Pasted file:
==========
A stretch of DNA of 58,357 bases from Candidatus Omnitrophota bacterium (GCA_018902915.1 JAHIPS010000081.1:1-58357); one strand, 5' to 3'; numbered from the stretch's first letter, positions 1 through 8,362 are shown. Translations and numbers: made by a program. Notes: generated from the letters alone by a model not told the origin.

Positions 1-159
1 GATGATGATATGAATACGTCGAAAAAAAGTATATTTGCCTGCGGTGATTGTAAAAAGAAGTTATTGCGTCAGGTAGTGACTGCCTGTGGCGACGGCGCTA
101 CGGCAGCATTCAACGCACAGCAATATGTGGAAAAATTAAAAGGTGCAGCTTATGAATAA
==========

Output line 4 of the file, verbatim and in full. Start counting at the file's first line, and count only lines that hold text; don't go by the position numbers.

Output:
101 CGGCAGCATTCAACGCACAGCAATATGTGGAAAAATTAAAAGGTGCAGCTTATGAATAA